In response to the review stating there is no page up/down button on the remote... actually, the chapter forward buttons will do that.
Yes, sometimes it freezes up. That's usually when it gets too hot. If I stand it on it's side, it doesn't do that nearly as much. I also have a Roku 2 that will just completely reset itself and get stuck on the logo screen even if I do unplug and plug back in, (and sometimes it will unpair itself from the remote so I have to use an app on my phone just to get the remote re-paired up again) so it's a toss up.
I don't like that I can't add more apps, and I don[t like that it doesn't have Amazon Instant (at this time) BUT.... I have a Wii and a Roku 2 that do. That being said, the Neotv Max 300 is the only one I'll watch Netflix or USB videos on. It has the option of continuous play. With Netflix, It will play 3 episodes of a series continually (pausing in between in case you don't want to continue) and if playing uninterrupted on the 4th episode, it will pop up with a screen asking if you're still watching. My other devices, including my old smart tv, all only played one and then you had to select the next. As far as USB media goes, so far I haven't run into a file type it won't play via USB (DLNA not as many supported) and when I open a folder to play a file, it continuously plays every file in that folder. The only way I can do that on my Roku 2 is with a PAID app.
That may not seem like a big deal, but I like to watch while I'm cooking, washing dishes, or otherwise doing things that keep my hands occupied. It's more like watching natural tv when it continuously plays. It's also handy during late nights when my baby can't sleep. I can start something for me to watch while I hold the baby and I don't have to constantly reach for the remote. Not everyone has these problems, true, but I am really happy with my NeoTv Max. My Roku 2 just doesn't stand up to the NeoTV Max due to the things that are important to me about my viewing habits. The only reason I didn't send my Roku back is because of the BabyFirst TV app that isn't available anywhere else.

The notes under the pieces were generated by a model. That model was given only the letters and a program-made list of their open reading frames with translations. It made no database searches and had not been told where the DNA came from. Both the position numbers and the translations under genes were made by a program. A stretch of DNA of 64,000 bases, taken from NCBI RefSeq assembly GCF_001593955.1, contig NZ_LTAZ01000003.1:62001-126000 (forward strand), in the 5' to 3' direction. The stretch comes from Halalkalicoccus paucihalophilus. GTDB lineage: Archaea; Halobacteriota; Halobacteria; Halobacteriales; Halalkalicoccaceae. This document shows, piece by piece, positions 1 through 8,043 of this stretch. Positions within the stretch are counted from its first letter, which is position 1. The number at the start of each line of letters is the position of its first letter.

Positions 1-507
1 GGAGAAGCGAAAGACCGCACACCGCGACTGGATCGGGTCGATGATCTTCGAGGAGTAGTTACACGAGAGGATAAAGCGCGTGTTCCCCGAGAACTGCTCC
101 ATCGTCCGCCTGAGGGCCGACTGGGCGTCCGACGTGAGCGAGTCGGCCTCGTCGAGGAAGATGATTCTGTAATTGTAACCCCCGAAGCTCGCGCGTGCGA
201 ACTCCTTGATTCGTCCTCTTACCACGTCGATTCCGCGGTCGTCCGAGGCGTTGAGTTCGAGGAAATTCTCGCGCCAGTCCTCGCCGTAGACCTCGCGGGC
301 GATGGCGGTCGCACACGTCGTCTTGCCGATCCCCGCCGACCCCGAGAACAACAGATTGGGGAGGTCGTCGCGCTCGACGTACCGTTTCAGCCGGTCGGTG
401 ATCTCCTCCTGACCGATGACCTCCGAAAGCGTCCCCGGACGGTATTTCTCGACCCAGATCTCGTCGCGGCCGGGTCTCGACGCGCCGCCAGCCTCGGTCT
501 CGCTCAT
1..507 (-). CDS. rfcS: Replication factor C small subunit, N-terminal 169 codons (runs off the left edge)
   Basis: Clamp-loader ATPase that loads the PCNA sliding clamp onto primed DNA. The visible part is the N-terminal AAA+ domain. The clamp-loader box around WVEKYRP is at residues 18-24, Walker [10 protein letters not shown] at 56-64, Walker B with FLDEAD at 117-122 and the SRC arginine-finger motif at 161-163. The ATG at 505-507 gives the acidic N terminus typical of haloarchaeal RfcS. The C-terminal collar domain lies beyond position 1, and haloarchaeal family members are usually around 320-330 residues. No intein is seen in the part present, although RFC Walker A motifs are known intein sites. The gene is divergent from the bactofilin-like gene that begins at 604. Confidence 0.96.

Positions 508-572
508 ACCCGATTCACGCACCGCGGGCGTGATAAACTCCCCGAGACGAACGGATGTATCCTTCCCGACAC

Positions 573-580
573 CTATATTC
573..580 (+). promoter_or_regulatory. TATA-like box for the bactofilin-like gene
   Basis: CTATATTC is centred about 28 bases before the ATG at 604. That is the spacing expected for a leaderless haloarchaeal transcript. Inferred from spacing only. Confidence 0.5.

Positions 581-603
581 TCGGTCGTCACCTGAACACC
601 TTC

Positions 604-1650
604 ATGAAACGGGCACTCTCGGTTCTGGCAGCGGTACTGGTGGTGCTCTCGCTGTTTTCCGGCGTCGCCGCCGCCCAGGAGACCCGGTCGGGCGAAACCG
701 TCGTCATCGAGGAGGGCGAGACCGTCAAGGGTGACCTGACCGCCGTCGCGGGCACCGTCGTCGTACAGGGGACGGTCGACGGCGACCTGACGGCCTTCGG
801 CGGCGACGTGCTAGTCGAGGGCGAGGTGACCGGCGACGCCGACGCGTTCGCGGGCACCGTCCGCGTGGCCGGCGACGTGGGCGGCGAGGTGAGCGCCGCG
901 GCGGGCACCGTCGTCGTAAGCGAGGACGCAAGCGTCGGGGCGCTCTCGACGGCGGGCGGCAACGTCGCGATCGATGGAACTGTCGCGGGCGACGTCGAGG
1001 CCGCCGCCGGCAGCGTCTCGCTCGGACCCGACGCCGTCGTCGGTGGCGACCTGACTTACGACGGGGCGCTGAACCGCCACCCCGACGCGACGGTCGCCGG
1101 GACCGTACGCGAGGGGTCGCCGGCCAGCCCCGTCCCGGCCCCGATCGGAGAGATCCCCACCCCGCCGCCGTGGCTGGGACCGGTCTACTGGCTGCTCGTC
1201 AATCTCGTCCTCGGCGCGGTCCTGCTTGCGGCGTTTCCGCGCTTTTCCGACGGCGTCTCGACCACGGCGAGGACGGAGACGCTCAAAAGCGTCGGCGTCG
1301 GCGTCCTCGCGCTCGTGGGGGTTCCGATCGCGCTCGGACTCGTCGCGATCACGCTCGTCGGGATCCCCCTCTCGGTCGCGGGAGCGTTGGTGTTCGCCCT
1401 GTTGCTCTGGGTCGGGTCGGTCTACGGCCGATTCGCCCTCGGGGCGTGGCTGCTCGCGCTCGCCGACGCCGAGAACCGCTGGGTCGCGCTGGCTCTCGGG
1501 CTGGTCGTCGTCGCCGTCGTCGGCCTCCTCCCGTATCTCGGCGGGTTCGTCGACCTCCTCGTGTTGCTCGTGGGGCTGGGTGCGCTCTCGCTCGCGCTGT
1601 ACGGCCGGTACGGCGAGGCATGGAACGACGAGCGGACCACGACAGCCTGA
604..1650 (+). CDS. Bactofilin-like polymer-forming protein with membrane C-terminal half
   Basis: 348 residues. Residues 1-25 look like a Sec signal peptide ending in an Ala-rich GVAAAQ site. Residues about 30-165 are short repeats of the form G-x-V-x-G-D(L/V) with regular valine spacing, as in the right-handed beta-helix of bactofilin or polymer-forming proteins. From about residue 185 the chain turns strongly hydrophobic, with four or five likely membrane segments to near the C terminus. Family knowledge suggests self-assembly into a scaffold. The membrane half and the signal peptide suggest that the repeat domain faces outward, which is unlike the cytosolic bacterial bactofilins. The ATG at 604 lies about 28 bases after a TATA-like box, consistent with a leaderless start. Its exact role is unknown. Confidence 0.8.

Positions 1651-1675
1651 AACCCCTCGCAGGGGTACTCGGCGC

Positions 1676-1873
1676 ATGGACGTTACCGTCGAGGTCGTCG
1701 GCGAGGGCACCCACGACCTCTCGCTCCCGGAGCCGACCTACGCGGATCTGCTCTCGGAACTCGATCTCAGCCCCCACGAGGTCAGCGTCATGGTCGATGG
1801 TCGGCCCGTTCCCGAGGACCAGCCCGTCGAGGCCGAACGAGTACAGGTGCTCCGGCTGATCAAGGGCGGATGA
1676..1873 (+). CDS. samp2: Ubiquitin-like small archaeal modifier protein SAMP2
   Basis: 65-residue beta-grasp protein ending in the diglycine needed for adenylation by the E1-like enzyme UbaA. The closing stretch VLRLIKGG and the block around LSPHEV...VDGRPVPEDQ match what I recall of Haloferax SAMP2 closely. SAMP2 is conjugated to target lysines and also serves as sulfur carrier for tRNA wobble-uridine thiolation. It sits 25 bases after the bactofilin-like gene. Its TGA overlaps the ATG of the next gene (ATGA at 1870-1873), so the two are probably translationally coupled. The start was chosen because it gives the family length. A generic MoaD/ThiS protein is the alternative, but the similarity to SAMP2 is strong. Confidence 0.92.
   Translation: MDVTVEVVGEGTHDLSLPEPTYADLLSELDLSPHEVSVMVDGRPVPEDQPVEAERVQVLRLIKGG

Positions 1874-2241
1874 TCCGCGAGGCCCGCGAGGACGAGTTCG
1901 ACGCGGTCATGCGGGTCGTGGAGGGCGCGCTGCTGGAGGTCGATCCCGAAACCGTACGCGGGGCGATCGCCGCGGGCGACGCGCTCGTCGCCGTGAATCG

Bottom line, you have to decide what YOU PERSONALLY want out of a media player and make your decision.
Its Not All That
June 15, 2013
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Its Not all that And could be Overhauled tremendously! Alot of the apps dont make sence Like the ALJAZEERA app?...Like WTH Do i need with that?..Most are just clips ..Im thinking of returning the box . In all honesty , whoever is sitting in their big office and making Loads of money for coming up with the apps for these boxes needs to have a head check!.
Netgear NeoTV MAX is unusable.
June 11, 2013
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The streaming player frequently locks up and requires that you unplug the wall wart. This is a pain if you have it velcroed to your TV and it is unreachably high.
The UI is the slowest I have ever seen. And since it freezes so often, you never no if it locked up or its just being slow.
It has far less functionality than its predecessor, the 550. The 550 allowed you to browse network folders and select any media. The MAX requires you to run a DLNA server to host your media. Although it plays many formats, most DLNA servers force you to transcode ISOs and other lossless formats. Yuk...A big step backwards here:
Mount it somewhere that you can unplug it often...you will be doing this a lot!
Don't let your return period expire like I did..take it back before its too late.
Not what it says
February 26, 2013
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This simple box that was released in the aftermath of the Boxee Box decline, made itself sound simmilar to the Boxee. It is certainly not. This slow, unreliable machine has few usefull apps, no way to add apps. Though inexpensive, it has trouble playing netflix! AND most apps are no good, requiring the user to be in the usa or speak a different language. Is it worth the money? depends on what you want. For me, no. If you are a cord cutter, get a Boxee and stick with it.